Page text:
Newest Reviews
Tyger Tyger
Filmmaker's House, The
Man Standing Next, The
Rock, Paper and Scissors
Batman: The Long Halloween Part One
Salaam Bombay!
Boss Level
My Heart Can't Beat Unless You Tell It To
Edge of the World
Treasure City
Shiva Baby
Flowers of Shanghai
War and Peace
Merrily We Go to Hell
Ellie & Abbie (& Ellie's Dead Aunt)
Amusement Park, The
Hands of Orlac, The
Death has Blue Eyes
Kala Azar
After Love
Earwig and the Witch
Zebra Girl
Skull: The Mask
Bank Job
Drunk Bus
Newest Articles
Sherlock vs Ripper: Murder by Decree on Blu-ray
That Ol' Black Magic: Encounter of the Spooky Kind on Blu-ray
She's Evil! She's Brilliant! Basic Instinct on Blu-ray
Hong Kong Dreamin': World of Wong Kar Wai on Blu-ray
Buckle Your Swash: The Devil-Ship Pirates on Blu-ray
Way of the Exploding Fist: One Armed Boxer on Blu-ray
A Lot of Growing Up to Do: Fast Times at Ridgemont High on Blu-ray
Oh My Godard: Masculin Feminin on Blu-ray
Let Us Play: Play for Today Volume 2 on Blu-ray
Before The Matrix, There was Johnny Mnemonic: on Digital
More Than Mad Science: Karloff at Columbia on Blu-ray
Indian Summer: The Darjeeling Limited on Blu-ray
3 from 1950s Hollyweird: Dr. T, Mankind and Plan 9
Meiko Kaji's Girl Gangs: Stray Cat Rock on Arrow
Having a Wild Weekend: Catch Us If You Can on Blu-ray
The Drifters: Star Lucie Bourdeu Interview
Meiko Kaji Behind Bars: Female Prisoner Scorpion on Arrow
The Horror of the Soviets: Viy on Blu-ray
Network Double Bills: Tarka the Otter and The Belstone Fox
Network Double Bills: All Night Long and Ballad in Blue
Chew Him Up and Spit Him Out: Romeo is Bleeding on Blu-ray
British Body Snatchers: They Came from Beyond Space on Blu-ray
Bzzzt: Pulse on Blu-ray
The Tombs Will Be Their Cities: Demons and Demons 2 on Arrow
Somebody Killed Her Husband: Charade on Blu-ray
  Gunda Some Pig
Year: 2020
Director: Viktor Kosakovskiy
Stars: None
Genre: DocumentaryBuy from Amazon
Rating:  7 (from 1 vote)
Review: Gunda is a pig, and she lives on a free-range farm where she has recently given birth to a litter of piglets. She allows them to suckle as she lies in contemplation of the world outside her barn, grunting contentedly as her offspring squeal and murmur while trying to find a teat to gain nourishment from. They will have a happy life on this farm, even within the confines that the farmers place on them, as will all the animals which stay there: but the good times have to come to an end eventually.

This was the product of Russian documentarian Viktor Kosakoskiy's interest in recording nature, though the cynics could debate precisely how natural the environment we witnessed here actually was. No matter where these animals go, there is evidence of humans: the pigs and cows even carry tags on their ears to identify them, not to other pigs and cows, but to their owners. Then there's the fact they stay in manmade buildings, and have their movements restricted by fences, some of them electrified.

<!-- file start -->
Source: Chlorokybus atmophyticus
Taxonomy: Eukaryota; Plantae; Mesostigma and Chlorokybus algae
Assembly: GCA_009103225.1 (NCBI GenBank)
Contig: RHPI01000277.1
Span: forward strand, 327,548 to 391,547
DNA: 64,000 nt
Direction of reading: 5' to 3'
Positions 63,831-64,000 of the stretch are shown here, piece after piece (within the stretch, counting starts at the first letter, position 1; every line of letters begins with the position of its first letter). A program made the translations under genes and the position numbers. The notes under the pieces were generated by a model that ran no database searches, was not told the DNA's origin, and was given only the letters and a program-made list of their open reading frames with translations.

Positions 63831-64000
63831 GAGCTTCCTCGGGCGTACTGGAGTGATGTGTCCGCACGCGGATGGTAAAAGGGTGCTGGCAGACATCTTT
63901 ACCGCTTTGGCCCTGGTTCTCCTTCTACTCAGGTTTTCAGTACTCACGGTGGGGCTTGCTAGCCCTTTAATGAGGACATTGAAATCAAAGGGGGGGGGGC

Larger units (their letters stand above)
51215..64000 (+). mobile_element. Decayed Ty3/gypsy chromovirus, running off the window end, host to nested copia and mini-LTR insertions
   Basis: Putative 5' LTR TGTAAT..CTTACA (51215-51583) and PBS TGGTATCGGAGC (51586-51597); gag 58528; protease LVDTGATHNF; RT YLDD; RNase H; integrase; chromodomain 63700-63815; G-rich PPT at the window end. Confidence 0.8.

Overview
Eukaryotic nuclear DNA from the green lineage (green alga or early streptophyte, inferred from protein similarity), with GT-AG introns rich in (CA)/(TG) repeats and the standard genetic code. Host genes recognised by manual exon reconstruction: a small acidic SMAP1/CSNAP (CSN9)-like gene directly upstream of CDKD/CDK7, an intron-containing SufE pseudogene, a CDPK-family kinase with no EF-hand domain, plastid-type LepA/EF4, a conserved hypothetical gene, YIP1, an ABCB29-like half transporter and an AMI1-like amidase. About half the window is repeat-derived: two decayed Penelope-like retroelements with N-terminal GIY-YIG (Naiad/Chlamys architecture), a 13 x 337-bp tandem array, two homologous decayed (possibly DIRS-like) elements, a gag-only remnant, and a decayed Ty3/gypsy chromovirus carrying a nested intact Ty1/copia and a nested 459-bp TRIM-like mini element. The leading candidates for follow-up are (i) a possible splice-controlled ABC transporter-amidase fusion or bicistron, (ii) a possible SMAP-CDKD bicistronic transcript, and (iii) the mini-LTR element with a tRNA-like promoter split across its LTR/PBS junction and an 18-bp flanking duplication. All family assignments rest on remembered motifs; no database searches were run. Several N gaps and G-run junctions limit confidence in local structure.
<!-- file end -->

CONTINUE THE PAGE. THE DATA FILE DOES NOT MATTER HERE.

But the, er, elephant in the room (so to speak - this isn't an elephant farm) is what will happen at the conclusion of the film. We all know that many people find pigs, cows and chickens mighty tasty, and we also know those people never consider the existences of the creatures they are eating, because why would you if you wanted to enjoy your meal? Gunda was not exactly a pro-vegan tract, it had to be said, as there was no sentimentalising of the animals we were watching, and carnivores could come away from it feeling their conscience was clear.

That is if they do not think about the consequences of their food too much. The chickens we see, apparently released onto an animal sanctuary that looks after beasts that have been part of the factory farm system, are not in great shape, with patchy feathers, a demeanour of low-level terror, and one of them is missing a leg, so it is pleasing to see them explore a field for what presumably is the first time in their lives. You may wonder why they were not slaughtered at least for a batch of chicken nuggets, where it doesn't matter if the birds were in a bad way as long as you could get some meat from them.

But that is because there is some compassion in farming, and for a while we can believe the animals are in the best place for them: they are being treated well, they have a location they can investigate, they are guaranteed meals, and so forth. But humanity can take away just as easily as it can giveth, which led us to how this drew to a close. Up until this point, the director has served up a selection of pin-sharp monochrome images of the subjects, which can be kind of fascinating if you're so inclined yet make no attempt to win over the less convinced. However, after spending all this time with the pig and her piglets (ominously, there is no daddy pig to be seen) the inevitable happens, and we are left with the image of Gunda essentially crying "My babies!" as she is abandoned thanks to the demands of modern meat eating. If that doesn't make you feel a little guilty, even if you don't eat pigs, cows and chickens, or any other animal, then congratulations on your heartlessness.

[GUNDA is in cinemas from June 4th.]
Reviewer: Graeme Clark


This review has been viewed 203 time(s).

As a member you could Rate this film

Review Comments (0)

Untitled 1

Forgotten your details? Enter email address in Username box and click Reminder. Your details will be emailed to you.

Latest Poll
Which star probably has psychic powers?
Laurence Fishburne
Nicolas Cage
Anya Taylor-Joy
Patrick Stewart
Sissy Spacek
Michelle Yeoh
Aubrey Plaza
Tom Cruise
Beatrice Dalle
Michael Ironside

Recent Visitors
Graeme Clark
Darren Jones
Enoch Sneed
  Desbris M
Andrew Pragasam
  Paul Tuersley
  Chris Garbutt
  Sdfadf Rtfgsdf


Last Updated: